Rubinstein, Arthur (actually, Artur)

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Rubinstein, Arthur (actually, Artur)

Rubinstein, Arthur (actually, Artur) , celebrated Polish-born American pianist; b. Łódź, Jan. 28, 1887; d. Geneva, Dec. 20, 1982. He was a product of a merchant family with many children, of whom he alone exhibited musical propensities. He became emotionally attached to the piano as soon as he saw and heard the instrument. At the age of 7, on Dec. 14, 1894, he played pieces by Mozart, Schubert, and Mendelssohn at a charity concert in Łódź. His first regular piano teacher was one Adolf Prechner. He was later taken to Warsaw, where he had piano lessons with Alexander Różycki; then went to Berlin in 1897 to study with Heinrich Barth; also received instruction in theory from Robert Kahn and Max Bruch. In 1900 he appeared as soloist in Mozart’s A major Concerto, K.488, in Potsdam; he repeated his success that same year when he played the work again in Berlin under Joachim’s direction; then toured in Germany and Poland. After further studies with Paderewski in Switzerland (1903), he went to Paris (1904), where he played with the Lamoureux Orch. and met Ravel, Dukas, and Thibaud. He also played the G minor Piano Concerto by Saint-Saëns in the presence of the composer, who commended him. The ultimate plum of artistic success came when Rubinstein received an American contract. He made his debut at Carnegie Hall in N.Y. on Jan. 8, 1906, as soloist with the Philadelphia Orch. in his favorite Saint-Saëns concerto. His American tour was not altogether successful, and he returned to Europe for further study. In 1915 he appeared as soloist with the London Sym. Orch. During the season 1916–17, he gave numerous recitals in Spain, a country in which he was to become extremely successful; from Spain he went to South America, where he also became a great favorite; he developed a flair for Spanish and Latin American music, and his renditions of the piano works of Albéniz and Falla were models of authentic Hispanic modality. Villa-Lobos dedicated to Rubinstein his Rudepoema, regarded as one of the most difficult piano pieces ever written. Symbolic of his cosmopolitan career was the fact that he maintained apartments in N.Y., Beverly Hills, Paris, and Geneva. He was married to Aniela Mlynarska in 1932. Of his 4 children, 1 was born in Buenos Aires, 1 in Warsaw, and 2 in the U.S. In 1946 he became a naturalized American citizen. On June 11, 1958, Rubinstein gave his first postwar concert in Poland; in 1964 he played in Moscow, Leningrad, and Kiev. In Poland and in Russia he was received with tremendous emotional acclaim. But he forswore any appearances in Germany as a result of the Nazi extermination of the members of his family during World War II. On April 30, 1976, at the age of 89, he gave his farewell recital in London.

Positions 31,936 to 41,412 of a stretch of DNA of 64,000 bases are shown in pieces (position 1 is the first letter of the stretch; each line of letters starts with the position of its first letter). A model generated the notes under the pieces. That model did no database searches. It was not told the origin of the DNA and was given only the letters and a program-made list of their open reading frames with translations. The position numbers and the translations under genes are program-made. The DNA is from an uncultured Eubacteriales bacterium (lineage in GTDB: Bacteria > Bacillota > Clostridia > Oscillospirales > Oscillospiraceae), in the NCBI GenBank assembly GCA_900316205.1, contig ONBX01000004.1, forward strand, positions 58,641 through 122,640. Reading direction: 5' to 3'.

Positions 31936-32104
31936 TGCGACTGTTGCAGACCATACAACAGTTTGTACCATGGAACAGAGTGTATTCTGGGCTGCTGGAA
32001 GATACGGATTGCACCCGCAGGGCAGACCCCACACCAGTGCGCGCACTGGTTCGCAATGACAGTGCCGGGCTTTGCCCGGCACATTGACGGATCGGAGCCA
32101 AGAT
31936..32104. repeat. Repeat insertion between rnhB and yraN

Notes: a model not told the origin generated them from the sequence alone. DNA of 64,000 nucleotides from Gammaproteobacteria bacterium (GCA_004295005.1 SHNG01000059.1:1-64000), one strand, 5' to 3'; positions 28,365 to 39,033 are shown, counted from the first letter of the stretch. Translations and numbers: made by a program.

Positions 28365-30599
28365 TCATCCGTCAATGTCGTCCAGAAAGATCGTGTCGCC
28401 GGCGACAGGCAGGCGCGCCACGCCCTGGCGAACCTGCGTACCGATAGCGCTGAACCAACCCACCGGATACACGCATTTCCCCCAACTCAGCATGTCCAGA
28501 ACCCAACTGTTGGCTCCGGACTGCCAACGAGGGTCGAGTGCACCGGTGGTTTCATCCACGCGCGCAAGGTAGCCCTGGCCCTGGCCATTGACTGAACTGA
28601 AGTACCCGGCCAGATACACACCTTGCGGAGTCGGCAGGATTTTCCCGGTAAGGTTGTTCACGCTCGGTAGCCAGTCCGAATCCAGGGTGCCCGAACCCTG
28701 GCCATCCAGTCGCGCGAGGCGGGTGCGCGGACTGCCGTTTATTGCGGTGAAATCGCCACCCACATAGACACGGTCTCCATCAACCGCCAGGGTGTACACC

Rubinstein was one of the finest interpreters of Chopin’s music, to which his fiery temperament and poetic lyricism were particularly congenial. His style of playing tended toward bravura in Classical compositions, but he rarely indulged in mannerisms; his performances of Mozart, Beethoven, Schumann, and Brahms were particularly inspiring. In his characteristic spirit of robust humor, he made jokes about the multitude of notes he claimed to have dropped, but asserted that a worse transgression against music would be pedantic inflexibility in tempo and dynamics. He was a bon vivant, an indefatigable host at parties, and a fluent, though not always grammatical, speaker in most European languages, including Russian and his native Polish. In Hollywood, he played on the sound tracks for the films I’ve Always Loved You (1946), Song of Love (1947), and Night Song (1947). He also appeared as a pianist, representing himself, in the films Carnegie Hall (1947) and Of Men and Music (1951). A film documentary entitled Artur Rubinstein, Love of Life was produced in 1975; a 90-minute television special, Rubinstein at 90, was broadcast to mark his entry into that nonagenarian age in 1977; he spoke philosophically about the inevitability of dying. He was the recipient of numerous international honors: a membership in the French Académie des Beaux Arts and the Légion d’Honneur, and the Order of Polonia Restituta of Poland; he held the Gold Medal of the Royal Phil. Soc. of London and several honorary doctorates from American institutions of learning. He was a passionate supporter of Israel, which he visited several times. In 1974 an international piano competition bearing his name was inaugurated in Jerusalem. On April 1, 1976, he received the U.S. Medal of Freedom, presented by President Ford. During the last years of his life, he was afflicted with retinitis pigmentosa, which led to his total blindness; but even then he never lost his joie de vivre. He once said that the slogan “wine, women, and song” as applied to him was 80% women and only 20% wine and song. And in a widely publicized interview he gave at the age of 95 he declared his ardent love for Annabelle Whitestone, the Englishwoman who was assigned by his publisher to help him organize and edit his autobiography, which appeared as My Young Years (N.Y., 1973) and My Many Years (N.Y., 1980). He slid gently into death in his Geneva apartment, as in a pianissimo ending of a Chopin nocturne, ritardando, morendo…Rubinstein had expressed a wish to be buried in Israel; his body was cremated in Switzerland; the ashes were flown to Jerusalem to be interred in a separate emplacement at the cemetery, since the Jewish law does not permit cremation.


B. Gavoty, A. R. (Geneva, 1955; Eng. tr., 1956); H. Sachs, R.: A Life (N.Y., 1995).

—Nicolas Slonimsky/Laura Kuhn/Dennis McIntire

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Rubinstein, Arthur (actually, Artur)

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